Commonwealth War Cemetery, Yokohama Hodogaya
Stewardess L. Elizabeth Gleeson
It has been said that the wars that we can see are but a fraction of what really happens, and most wars, like glaciers, lie hidden beneath the surface. The war in which an Australian woman, Elizabeth Gleeson, who was transported to Japan as an internee during World War II, may have been that kind of war.
In the initial battles of World War II, the Japanese armed forces took more than 100,000 prisoners from the south-east Asian regions, 33,000 of whom were transported to Japan. They were sent to the factories and coal mines all over Japan to fill up the severe shortage of labourers. In those days, people in Japan were not much enlightened on any international laws regarding the handling of POWs. To our shame, those POWs suffered inhumane treatment. As a result, nearly 10% of them had lost their lives in Japan by the time the war ended. About 1,200 of them were from Commonwealth nations.
There exist two foreign cemeteries in Yokohama where I live. One is what Japanese call "Gaijin Bochi" built on a hill near the centre of the city, which, because of its exotic appearance and harbour view, is now one of the most popular tourist spots. In contrast, not many people know about 'another foreign cemetery' located in the quiet suburbs. And this is the final resting place of those deceased POWs from Commonwealth nations.
My first visit to the 'another foreign cemetery' was about 20 years ago. Ever since I have continued to make visits there whenever I could find the time. Except for ANZAC Day and Remembrance Day, there are usually very few people there and the place is enveloped in silence. This is not surprising. A cemetery 8,000km away would be much too far for most families to visit.
On one if those occasions, in the Australian section of the cemetery, I came across a gravestone engraved with the name of a women 'Elizabeth Gleeson'.
Elizabeth Gleeson was a stewardess on the commercial ship Nankin, which had been conscripted by the Royal Australian Navy. She died on 7 April 1945, a mere 4 months before the war ended. The Nankin left Fremantle on 5 May 1942, bound for Colombo. However, 5 days later, it was attacked by a German raider on the Indian Ocean. The raider did not sink the Nankin, but instead transferred to other German ships the crew and passengers, numbering more than 400 including about 40 women and children. All the prisoners were eventually taken to Yokohama, where the Germans turned over them to the Japanese with a strong demand not to inform international organisations concerned of anything about the civilian internees. Complying with their strange request, the Japanese authorities secretly transported the group of 138 internees, including women and children, to a Catholic convent in Fukushima, about 300km from Yokohama to the north. Elizabeth Gleeson was in that group.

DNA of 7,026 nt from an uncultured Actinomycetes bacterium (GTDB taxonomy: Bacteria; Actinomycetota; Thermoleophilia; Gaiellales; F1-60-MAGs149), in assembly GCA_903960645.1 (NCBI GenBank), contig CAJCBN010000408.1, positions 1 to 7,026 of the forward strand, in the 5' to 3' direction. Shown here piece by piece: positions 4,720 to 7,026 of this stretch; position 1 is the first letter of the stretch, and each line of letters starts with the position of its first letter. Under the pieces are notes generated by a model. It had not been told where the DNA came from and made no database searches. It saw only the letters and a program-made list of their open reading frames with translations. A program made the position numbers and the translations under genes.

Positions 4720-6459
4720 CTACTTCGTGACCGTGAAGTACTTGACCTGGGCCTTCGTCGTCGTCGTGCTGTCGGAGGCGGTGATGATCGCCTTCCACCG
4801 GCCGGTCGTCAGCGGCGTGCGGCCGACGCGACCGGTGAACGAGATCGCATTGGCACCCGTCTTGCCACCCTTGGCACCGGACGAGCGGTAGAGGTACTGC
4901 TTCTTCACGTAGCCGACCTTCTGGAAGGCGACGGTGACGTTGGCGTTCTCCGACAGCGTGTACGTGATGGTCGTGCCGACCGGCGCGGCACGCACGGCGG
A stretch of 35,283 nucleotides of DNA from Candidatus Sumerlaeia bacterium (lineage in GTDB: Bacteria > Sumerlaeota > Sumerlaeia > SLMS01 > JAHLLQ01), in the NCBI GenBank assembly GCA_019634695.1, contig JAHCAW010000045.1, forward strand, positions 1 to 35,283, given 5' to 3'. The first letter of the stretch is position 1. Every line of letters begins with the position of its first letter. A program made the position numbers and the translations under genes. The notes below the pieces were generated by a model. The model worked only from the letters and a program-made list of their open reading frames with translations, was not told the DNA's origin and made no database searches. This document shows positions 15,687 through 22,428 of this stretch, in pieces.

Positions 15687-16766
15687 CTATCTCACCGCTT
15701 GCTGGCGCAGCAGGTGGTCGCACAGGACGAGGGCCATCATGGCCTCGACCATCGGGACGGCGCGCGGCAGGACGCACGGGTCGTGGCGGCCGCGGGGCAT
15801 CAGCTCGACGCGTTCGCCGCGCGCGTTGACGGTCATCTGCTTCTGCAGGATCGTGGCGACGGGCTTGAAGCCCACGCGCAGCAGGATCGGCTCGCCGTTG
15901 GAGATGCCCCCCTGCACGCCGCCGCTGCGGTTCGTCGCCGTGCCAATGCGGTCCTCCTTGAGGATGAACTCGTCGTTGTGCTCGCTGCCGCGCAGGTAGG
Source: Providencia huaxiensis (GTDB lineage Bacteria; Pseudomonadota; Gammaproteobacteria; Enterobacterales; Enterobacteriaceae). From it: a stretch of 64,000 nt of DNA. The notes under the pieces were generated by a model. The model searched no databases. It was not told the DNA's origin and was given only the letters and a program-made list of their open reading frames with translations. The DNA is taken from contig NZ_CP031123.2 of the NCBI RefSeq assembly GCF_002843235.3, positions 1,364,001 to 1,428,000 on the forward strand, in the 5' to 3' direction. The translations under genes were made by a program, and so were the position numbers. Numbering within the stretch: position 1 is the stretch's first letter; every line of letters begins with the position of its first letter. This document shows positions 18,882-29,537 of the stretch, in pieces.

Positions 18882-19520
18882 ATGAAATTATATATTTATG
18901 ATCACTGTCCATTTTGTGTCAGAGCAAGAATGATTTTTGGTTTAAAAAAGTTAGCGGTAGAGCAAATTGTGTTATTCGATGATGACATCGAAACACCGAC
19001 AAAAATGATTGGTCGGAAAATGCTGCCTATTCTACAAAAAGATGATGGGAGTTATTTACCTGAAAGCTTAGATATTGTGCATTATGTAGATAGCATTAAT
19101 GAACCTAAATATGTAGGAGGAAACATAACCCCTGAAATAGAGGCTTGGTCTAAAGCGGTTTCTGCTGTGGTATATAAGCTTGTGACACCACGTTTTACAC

In Fukushima, it was not the nuns of the convent who looked after them. Most of the nuns were themselves from Canada and had been removed from there just before the internees arrived. It was the kempeis and the local police that were ordered to supervise the internment camp. Obviously due to their lack of knowledge about international law, the human rights and dignity of the internees were ignored, and inhumane acts took place there everyday.
I do not wish to make excuses for what happened, but not everyone in Fukushima was so cruel. There were some who helped the internees behind their supervisor's backs. One such example involved Elizabeth Gleeson.
One day in May 1984, the convent in Fukushima received a telephone call from a priest of another church in the same prefecture. He said that a man from Australia would be visiting them soon. The man's name was Gleeson, and he wanted to find out the truth about the death of his wife, who died at the convent during the war. The nuns were somewhat thrown by this telephone call, because, as I mentioned earlier, they themselves were sent away from the convent during the war and had never seen any of the internees. Nevertheless, the nuns sympathised with him, and began a search for anyone who had been involved in the convent at the time. Before long, they found a woman who had acted as an interpreter for the internees.